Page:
Applications of Integration: Arc Length. Dr. Dillon Calculus II Fall 1999 SPSU. Start with something easy. The length of the line segment joining points (x 0 ,y 0 ) and (x 1 ,y 1 ) is. (x 1 ,y 1 ). (x 0 ,y 0 ). The Length of a Polygonal Path?. Add the lengths of the line segments.
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The length of the line segment joining points (x0,y0) and (x1,y1) is
Add the lengths of the line segments.
Approximate by chopping it into polygonal pieces and adding up the lengths of the pieces
which is the approximate length of the curve
We can always view y as a function of x, at least locally (just looking at one little piece of the curve)
And if you don’t buy that…
we can view x as a function of y when we can’t view y as a function of x...
Assume that y is a function of x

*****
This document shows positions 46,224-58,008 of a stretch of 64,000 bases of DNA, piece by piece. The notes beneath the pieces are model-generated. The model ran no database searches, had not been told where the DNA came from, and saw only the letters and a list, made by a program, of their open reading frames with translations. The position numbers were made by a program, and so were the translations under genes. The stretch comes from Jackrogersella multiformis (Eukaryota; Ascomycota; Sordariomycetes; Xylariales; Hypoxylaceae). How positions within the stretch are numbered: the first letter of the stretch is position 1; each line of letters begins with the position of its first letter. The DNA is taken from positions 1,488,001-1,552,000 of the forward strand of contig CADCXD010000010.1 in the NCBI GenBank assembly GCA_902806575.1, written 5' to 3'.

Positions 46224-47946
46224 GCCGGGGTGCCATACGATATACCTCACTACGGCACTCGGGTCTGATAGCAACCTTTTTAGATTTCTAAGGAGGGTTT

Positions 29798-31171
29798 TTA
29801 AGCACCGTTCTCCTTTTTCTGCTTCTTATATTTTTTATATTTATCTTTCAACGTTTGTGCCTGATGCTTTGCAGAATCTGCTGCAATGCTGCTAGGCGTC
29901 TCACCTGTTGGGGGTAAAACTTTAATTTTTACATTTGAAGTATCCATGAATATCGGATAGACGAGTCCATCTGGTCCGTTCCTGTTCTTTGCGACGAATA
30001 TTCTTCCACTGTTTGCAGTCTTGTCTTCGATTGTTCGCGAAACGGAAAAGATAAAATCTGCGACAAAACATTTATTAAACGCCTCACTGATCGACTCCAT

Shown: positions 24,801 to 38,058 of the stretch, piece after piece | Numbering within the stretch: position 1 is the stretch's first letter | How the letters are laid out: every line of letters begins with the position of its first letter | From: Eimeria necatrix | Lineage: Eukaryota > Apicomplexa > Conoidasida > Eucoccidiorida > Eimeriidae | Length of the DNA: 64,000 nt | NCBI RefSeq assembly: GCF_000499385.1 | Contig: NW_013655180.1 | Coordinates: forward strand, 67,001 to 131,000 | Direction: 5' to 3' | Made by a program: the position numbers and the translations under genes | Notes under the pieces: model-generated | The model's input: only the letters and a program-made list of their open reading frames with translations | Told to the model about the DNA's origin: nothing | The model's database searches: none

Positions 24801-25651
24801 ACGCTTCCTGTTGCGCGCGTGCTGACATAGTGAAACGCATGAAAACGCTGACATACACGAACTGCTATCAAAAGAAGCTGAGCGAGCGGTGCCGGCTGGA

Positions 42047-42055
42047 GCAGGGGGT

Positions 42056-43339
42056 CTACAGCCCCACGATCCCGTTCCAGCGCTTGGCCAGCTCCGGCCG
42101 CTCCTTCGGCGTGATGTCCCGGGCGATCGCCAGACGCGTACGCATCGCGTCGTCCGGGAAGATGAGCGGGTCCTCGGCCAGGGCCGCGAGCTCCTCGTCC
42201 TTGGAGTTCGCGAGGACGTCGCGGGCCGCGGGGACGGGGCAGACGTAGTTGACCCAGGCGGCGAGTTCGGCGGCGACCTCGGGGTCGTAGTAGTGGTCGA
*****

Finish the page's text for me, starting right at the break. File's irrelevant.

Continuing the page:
and that y is differentiable
with a continuous derivative
The length of the curve is approximately
inside the radical to get
And from there
That gives us
Where the limit is taken over all partitions
Playing the role of F(xi) we have
And to make things more interesting
The x coordinates of the endpoints of the arc
One way to deal with that would be to treat the arc in sections.
Find the length of the each section, then add.
If a curve is described by y=f(x) on the interval [a,b]
then the length L of the curve is given by